and pre-connect the generated FB network according to the
specification.
The transformation of the IEC 61850 hierarchy into an IEC
61499 equivalent is governed by a rule set. Rules define the
mapping of IEC 61850 artefacts to IEC 61499, e.g. a system
level SSD file is represented as an IEC 61499 application; an
IED is mapped directly to an IEC 61499 device; and a LN
corresponds to a composite FB. The generated IEC 61499
system configuration represents an automation, control and
protection solution specified in accordance with customer
requirements and designed by an engineer. The solution is
based on the intelligent Logical Node (iLN) architecture,
which will be described later in the paper.
The last step of the process is to validate the application via
co-simulation. The co-simulation environment allows for
validation of the system design and can also be used to
estimate communication load, performance and completeness,
etc. Fig. 2 illustrates the co-simulation concept. On one side, a
specific power system simulation package (e.g. Matlab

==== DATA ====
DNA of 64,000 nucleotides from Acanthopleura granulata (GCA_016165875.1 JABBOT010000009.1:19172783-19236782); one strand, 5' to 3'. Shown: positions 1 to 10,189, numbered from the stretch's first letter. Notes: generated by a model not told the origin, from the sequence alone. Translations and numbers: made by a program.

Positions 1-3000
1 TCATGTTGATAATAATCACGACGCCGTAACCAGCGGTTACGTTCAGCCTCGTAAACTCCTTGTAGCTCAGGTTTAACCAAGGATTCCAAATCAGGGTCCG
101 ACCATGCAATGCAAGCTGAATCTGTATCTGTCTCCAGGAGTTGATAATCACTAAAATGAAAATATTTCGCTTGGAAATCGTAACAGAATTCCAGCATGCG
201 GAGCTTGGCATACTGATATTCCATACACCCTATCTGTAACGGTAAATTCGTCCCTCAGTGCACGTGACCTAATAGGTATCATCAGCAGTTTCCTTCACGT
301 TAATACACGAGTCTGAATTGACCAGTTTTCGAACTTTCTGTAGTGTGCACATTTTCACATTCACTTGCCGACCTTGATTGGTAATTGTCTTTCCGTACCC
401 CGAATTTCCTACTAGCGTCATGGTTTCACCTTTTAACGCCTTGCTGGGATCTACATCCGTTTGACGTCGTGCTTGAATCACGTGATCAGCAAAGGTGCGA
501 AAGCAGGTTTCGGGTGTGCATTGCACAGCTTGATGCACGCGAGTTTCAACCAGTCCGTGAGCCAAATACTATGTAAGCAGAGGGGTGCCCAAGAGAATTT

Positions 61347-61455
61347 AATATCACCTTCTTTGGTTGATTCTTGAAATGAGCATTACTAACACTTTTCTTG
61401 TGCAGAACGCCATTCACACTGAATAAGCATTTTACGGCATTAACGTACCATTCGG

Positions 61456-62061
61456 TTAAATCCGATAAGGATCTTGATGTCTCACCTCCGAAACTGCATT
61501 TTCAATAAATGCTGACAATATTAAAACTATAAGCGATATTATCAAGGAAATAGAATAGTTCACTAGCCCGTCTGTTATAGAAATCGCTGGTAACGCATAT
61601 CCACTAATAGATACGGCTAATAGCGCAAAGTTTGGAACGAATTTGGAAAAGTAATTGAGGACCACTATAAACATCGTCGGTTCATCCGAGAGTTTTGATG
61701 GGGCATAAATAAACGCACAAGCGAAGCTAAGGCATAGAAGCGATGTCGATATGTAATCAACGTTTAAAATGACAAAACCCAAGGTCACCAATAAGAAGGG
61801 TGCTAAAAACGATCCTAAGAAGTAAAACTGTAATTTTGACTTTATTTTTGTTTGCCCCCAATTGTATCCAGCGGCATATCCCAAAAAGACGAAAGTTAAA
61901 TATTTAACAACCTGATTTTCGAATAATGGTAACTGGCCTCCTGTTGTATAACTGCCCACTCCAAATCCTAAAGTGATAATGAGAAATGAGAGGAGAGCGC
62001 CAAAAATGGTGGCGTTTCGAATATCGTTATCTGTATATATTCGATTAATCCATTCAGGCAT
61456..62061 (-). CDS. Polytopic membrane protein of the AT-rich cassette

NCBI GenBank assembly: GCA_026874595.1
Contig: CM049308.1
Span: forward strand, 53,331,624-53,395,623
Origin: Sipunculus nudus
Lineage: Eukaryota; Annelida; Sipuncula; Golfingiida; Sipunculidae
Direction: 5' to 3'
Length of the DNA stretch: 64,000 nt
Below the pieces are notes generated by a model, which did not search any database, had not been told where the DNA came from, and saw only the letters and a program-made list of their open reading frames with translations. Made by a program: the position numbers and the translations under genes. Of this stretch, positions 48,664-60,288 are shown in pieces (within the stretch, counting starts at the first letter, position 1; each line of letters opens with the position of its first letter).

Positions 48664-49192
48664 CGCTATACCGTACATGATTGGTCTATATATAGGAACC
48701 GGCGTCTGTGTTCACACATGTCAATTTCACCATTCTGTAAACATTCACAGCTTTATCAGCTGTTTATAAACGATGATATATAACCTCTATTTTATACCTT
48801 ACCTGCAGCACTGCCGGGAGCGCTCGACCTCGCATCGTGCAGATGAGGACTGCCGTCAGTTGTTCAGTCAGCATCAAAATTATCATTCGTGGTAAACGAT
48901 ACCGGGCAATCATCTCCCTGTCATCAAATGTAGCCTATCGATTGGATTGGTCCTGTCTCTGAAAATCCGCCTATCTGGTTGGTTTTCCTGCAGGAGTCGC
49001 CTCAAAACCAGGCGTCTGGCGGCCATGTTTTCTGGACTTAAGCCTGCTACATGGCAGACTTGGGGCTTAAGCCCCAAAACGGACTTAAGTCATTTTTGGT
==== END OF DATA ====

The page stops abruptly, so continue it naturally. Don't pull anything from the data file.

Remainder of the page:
SimPowerSystems, PS CAD, etc.) models the target utility
(e.g. substation and distribution or transmission network). On
the other side, SysGrid models the desired automation, control
and protection logic. During the simulation process, simulated
data is exchanged between the utility simulation plant and the
control model to validate the control system.

V. SYSGRID: ARCHITECTURE AND CAPABILITIES
SysGrid consists of three main modules as shown in Fig. 3.
The three modules are the system configurator module, the
generation module and the co-simulation module. SysGrid
presents both system and IED configurators in a single tool
adopting the IEC 61850 system engineering process. The first